The disciples have gathered in Jerusalem, awaiting the “baptism [with] the Holy Spirit” that Jesus had promised in Acts 1:5. It is Pentecost, the 50th day after the Sabbath of Passover week (which was also the day Jesus was resurrected). Jews from all over the world were gathered in Jerusalem for the Feast of Weeks/Feast of Harvest.

At once, a sound “came from Heaven” and filled the room where the 120 believers were gathered and something like “tongues of fire” rested above each of the believers. Continue reading


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Acts 1 and the choosing of leaders

Acts 1 begins with an introduction from the writer, Luke. Originally a two-volume piece called “Luke-Acts” (10 points for originality), these books are a biography; Luke is a biographical account of Jesus and his ministry while Acts is a biographical account of the early church.

Picking up where Luke ends, we see Jesus give final instructions to the remaining 11 apostles. They are to return to Jerusalem and await the “gift”- the Holy Spirit to baptize them after which they are to be witnesses of Jesus in Jerusalem, Judea, Samaria and the ends of the earth. Continue reading

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Descriptions, prescriptions and sufficiency

As we read through the scriptures, we are frequently challenged by the question of application. Specifically, “What is its meaning for today?” Jesus’ own words and instructions are hard enough. Throughout the Gospels in general and the Sermon on the Mount in particular, we see that the way of God’s Kingdom is more difficult to live by that we can imagine. Continue reading

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The Gospel According to Groundhog Day

“It’s…Groundhog Day!”

A few years ago, we used the movie Groundhog Day in our youth ministry. We wanted to use a piece of media that would connect with our students through humor and would introduce the concepts of joy, self, and the error of being our own authority. Continue reading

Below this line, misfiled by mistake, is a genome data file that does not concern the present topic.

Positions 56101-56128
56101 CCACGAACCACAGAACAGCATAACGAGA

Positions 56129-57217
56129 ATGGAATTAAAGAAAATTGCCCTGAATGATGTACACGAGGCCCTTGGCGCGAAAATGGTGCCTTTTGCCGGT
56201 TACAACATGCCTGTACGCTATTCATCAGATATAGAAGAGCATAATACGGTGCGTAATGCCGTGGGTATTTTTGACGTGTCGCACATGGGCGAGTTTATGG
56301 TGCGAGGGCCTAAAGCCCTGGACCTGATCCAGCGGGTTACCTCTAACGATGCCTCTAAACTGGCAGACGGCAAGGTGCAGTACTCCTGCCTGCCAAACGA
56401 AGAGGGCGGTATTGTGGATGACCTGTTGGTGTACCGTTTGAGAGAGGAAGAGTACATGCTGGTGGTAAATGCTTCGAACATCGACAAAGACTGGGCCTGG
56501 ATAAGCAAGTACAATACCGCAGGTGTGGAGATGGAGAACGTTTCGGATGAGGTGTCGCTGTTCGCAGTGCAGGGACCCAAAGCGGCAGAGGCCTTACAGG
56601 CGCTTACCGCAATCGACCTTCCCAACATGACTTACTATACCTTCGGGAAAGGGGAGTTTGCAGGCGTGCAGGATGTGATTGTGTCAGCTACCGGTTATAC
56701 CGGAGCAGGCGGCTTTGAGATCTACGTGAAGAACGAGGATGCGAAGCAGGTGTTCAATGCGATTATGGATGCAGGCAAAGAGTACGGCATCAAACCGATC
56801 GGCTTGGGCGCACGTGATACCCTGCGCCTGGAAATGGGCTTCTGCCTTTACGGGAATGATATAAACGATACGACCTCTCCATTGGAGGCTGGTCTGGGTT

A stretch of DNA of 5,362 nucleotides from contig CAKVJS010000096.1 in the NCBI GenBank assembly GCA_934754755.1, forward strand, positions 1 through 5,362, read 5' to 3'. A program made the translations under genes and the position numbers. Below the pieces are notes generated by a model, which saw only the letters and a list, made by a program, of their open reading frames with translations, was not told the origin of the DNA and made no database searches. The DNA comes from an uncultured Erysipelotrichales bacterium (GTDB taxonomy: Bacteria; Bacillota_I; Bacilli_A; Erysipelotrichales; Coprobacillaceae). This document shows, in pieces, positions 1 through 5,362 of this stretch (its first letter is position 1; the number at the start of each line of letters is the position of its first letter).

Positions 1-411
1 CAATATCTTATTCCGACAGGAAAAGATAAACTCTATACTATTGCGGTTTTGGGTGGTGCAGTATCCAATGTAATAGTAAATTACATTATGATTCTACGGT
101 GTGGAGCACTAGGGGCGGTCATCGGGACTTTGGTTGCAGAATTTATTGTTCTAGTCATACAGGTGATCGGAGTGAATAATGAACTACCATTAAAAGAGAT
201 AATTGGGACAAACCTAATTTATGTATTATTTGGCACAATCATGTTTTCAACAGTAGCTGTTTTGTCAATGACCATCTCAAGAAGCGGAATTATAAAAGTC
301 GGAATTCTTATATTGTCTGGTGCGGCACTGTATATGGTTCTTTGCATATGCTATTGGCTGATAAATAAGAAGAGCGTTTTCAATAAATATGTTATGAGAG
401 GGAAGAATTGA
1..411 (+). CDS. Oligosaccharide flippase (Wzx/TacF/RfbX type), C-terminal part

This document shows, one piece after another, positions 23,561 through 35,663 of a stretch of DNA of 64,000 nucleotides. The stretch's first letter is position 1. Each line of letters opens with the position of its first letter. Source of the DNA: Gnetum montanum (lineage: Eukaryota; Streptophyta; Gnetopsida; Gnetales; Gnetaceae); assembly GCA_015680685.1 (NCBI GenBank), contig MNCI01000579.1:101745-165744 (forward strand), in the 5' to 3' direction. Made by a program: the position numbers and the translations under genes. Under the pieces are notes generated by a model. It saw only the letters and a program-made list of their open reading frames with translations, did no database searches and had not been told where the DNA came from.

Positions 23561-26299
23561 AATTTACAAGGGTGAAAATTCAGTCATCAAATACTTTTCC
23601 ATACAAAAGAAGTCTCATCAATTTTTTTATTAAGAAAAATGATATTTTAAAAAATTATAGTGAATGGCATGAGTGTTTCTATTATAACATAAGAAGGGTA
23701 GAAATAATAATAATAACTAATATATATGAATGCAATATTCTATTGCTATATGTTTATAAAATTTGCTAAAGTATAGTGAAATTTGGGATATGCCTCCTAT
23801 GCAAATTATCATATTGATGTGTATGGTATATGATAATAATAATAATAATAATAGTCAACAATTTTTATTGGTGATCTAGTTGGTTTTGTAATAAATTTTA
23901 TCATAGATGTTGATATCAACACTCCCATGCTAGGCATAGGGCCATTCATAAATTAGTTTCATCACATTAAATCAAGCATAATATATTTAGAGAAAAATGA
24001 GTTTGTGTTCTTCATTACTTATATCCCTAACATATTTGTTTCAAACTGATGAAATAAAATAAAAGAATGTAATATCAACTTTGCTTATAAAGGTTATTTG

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What must I do?

Studying the story of the so-called “rich young man/ruler” for last night. In each of the three accounts, the opening question from the man is a version of “what good thing must I do to have/get/inherit eternal life”?

While I’m not an expert, my hunch (in reading through the the balance of scripture) is that inheritance was something earned and not merely given, owed or deserved. I essence, the man was asking, “how can I secure my place in heaven?”

Jesus plays along, telling him about keeping the commandments, all of them, in fact. When the man admits that he’s done so, what Jesus tells him to sell all that he has, give the $ to the poor, and only then can he join Jesus. Then man walks away sad, because of his great wealth. The disciples ask Jesus about who can enter God’s kingdom and the difficulty of it all. Then and only then does Jesus show his hand.


Like the younger son in the story of the prodigal son, we demand inheritance based on our own works, efforts and perceived goodness. We approach Jesus proud and arrogant. And Jesus tells us, simply, that it’s not enough. There is always something else that Jesus will insist that we give up when we pursue eternity on our own terms. Jesus does this to reveal to us that there is nothing that we can do to have/get/inherit this eternal life. It’s impossible with man.

Instead, we see Jesus revealed as the father in the story of the prodigal, willing and ready to give us what is most certainly not ours to have. He gives us what is not ours, whether we keep the commands or not. He gives us that which we do not deserve.

And it is because of this gift that we respond open-handed, broken, despondent into the arms of a loving Father who wants us to simply come home.

This is grace. Shocking, offensive, and beautiful grace.